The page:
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You wouldn’t serve a roast dinner straight on the table, so neither should you serve the birds in your garden straight off the floor or other such surface. Using feeders allows you to better monitor what the birds in your garden are eating, and also makes it far easier to watch them do their thing. But just what are the best feeders to use?
Seeds are a wonderful source of vitamins, and contain many high energy oils too. So get a bird seed feeder in your garden, and in no time at all there’ll be birds of all shapes and sizes fluttering their way to your garden, chomping at the beak for a nutritious nibble. The variety of species that seeds bring is a brilliant thing, so use a variety of seeds if you can.
But what does a seed feeder look like? Of course there many designs, but in general, a bird seed feeder is a clear tube with anywhere between two and six holes, and a series of perches so birds can peck away easily. As more seed is eaten, it falls down into the lower parts of the feeder, until the birds have eaten it all, and it’s time to fill it again.
Seed feeders can be hung from all manner of places, be it a branch, a handy placed hook or off a specific bird feeder pole. Just do your best to keep them out of reach of children and squirrels, but be wary not to put them in a place that is hard to get to.
No fuss, no nonsense and for many, the number one choice. Peanuts are a fantastic source of oils and are very high in energy, which makes them ideal for small birds such as sparrows, greenfinches and bluetits.
Like a seed feeder, they are mostly cylindrical, but are made with a wire mesh. This means that your feathered beauties can’t eat whole peanuts at a time, thus cutting down on the risk of choking. As a hidden bonus of the necessity to nibble, the birds will stay perched for longer; and that means more time for you to get a good look.
Peanut feeders can vary in size and style greatly, but just like seed feeders should be hung somewhere sturdy, and ideally out of the reach of pests. What pests you ask? Well…
While we love animals of all shapes and sizes, our bread and butter is birds; so when a squirrel comes to gatecrash the party, we’re not just going to sit back and watch. A squirrel proof bird feeder is a great way to fend off those furry fiends. Though they can be slightly more expensive, a squirrel proof bird feeder is a saving in the long run, as it will stop your feed being stolen, and also cut down on damage done by those very determined garden rodents.
Simple but effective: a squirrel proof bird feeder is essentially a wire cage over the familiar cylinder. This means that only beaked visitors can get to the nutritious goodies on offer.
Chances are, if you have one of these feeders, then you’ll be able to keep squirrels at bay, but there’s no point in giving them a challenge. Try and put your offering in a place where they aren't likely to come and visit.
Suet has been resigned to days gone by and saturated fat has a serious PR problem, meaning that high-fat bird friendly leftovers are few and far between. Saturated fats are an ideal source of energy and vitamins, so it’s a good thing that suet and balls exist to help out smaller birds. Robins, coal tits and myriad finches love suet and fat balls; with rarer birds such as treecreepers occasionally making use of the fatty treats too. But how do you offer these high energy bombs of fatty wonder?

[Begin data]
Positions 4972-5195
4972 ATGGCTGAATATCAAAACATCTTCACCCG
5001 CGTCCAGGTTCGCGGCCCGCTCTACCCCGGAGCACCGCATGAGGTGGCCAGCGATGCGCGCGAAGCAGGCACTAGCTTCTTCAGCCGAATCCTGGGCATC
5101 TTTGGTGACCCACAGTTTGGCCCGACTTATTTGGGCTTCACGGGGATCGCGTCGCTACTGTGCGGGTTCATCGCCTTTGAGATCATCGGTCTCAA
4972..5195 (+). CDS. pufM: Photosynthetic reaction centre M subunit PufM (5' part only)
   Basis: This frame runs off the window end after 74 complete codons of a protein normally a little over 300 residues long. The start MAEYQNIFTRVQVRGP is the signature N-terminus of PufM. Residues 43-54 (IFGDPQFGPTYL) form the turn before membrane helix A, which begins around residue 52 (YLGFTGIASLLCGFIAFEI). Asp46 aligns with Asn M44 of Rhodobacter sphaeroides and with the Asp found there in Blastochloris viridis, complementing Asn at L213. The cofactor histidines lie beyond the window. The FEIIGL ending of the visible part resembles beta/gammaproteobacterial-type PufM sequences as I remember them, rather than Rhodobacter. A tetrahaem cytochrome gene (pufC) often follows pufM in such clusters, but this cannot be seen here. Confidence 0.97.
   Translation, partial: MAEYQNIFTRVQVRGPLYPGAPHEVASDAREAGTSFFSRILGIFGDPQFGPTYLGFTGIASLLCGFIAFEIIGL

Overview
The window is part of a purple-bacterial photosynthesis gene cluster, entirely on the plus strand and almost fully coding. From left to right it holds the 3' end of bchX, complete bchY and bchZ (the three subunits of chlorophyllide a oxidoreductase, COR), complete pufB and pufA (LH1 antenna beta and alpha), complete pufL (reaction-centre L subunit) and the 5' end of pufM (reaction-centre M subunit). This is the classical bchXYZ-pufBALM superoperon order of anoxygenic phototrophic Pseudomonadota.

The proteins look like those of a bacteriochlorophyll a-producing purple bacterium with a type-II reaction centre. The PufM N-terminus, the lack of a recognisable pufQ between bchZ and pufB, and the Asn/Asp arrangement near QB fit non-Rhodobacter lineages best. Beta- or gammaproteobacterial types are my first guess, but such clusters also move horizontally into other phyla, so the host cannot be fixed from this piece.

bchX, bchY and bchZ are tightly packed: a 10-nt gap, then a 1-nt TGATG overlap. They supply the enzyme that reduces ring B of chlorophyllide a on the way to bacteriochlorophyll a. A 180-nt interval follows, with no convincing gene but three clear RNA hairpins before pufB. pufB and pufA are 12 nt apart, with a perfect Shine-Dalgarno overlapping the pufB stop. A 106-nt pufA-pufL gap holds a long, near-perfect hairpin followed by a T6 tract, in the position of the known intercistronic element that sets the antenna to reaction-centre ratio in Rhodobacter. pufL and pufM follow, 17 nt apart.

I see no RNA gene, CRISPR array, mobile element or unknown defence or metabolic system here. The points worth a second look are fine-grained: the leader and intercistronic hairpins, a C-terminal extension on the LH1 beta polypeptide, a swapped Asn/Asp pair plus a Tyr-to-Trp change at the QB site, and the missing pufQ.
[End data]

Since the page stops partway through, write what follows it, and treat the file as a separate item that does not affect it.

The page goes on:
Fat ball and suet feeders are cylindrical in design, and look much like a peanut feeder. However, the openings are much larger, which allows the birds to really get in and gnaw at the tasty fat. Sometimes, suet is sold in pellet form, with specific feeders available.
Larger birds, such as starlings, also have a taste for the fat stuff, but can get through an entire ball in no time at all. So as to not leave the little ones short of a meal, try and place the feeder somewhere that larger birds may not be able to get to. You could also place multiple feeders around the garden, to give birds of all sizes a better chance of a nice big snack.
There are a lot of birds out there, and it seems to us that with each passing day, a new feeder comes out too. So while we think that the above are the “go to” options, there is even more variety out there to consider.
Though for the vast majority of feeds and birds, it is best to keep the food up high, ground feeders are a good option for some birds. Dunnocks and robins for example, love a good ground feeder, and as long as you follow the same precautions for other feeders, you can’t go far wrong. Ground feeders come in all shapes and sizes, with some offering a feeding service station, all down at ground level.
Mealworm feeders also vary greatly in style and shape, but the most common one to look out for is a simple tray with a dome like roof. This means you can easily present the worms, without them getting wet when the rain comes.
Whatever feeder you choose, it’s always good to read the instructions, and if you aren’t sure, contact the supplier for help.
With all those different birds coming in for a meal, disease can spread fast. So do your best to keep these feeders clean and be wary of moisture buildup, which can lead to clumping, and in turn bacteria growth. Luckily for you, we here at Happy Beaks have got a handy guide on bird hygiene.